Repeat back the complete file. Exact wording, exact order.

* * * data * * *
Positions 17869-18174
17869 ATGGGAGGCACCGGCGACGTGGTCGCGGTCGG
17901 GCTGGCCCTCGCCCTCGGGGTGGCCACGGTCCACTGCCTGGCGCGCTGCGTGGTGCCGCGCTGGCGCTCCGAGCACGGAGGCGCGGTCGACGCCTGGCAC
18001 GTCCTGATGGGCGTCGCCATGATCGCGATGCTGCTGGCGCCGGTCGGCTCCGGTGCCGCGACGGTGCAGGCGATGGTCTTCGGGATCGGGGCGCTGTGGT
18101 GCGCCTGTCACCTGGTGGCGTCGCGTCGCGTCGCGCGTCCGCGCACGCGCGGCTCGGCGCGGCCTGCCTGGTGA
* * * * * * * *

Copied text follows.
Positions 17869-18174
17869 ATGGGAGGCACCGGCGACGTGGTCGCGGTCGG
17901 GCTGGCCCTCGCCCTCGGGGTGGCCACGGTCCACTGCCTGGCGCGCTGCGTGGTGCCGCGCTGGCGCTCCGAGCACGGAGGCGCGGTCGACGCCTGGCAC
18001 GTCCTGATGGGCGTCGCCATGATCGCGATGCTGCTGGCGCCGGTCGGCTCCGGTGCCGCGACGGTGCAGGCGATGGTCTTCGGGATCGGGGCGCTGTGGT
18101 GCGCCTGTCACCTGGTGGCGTCGCGTCGCGTCGCGCGTCCGCGCACGCGCGGCTCGGCGCGGCCTGCCTGGTGA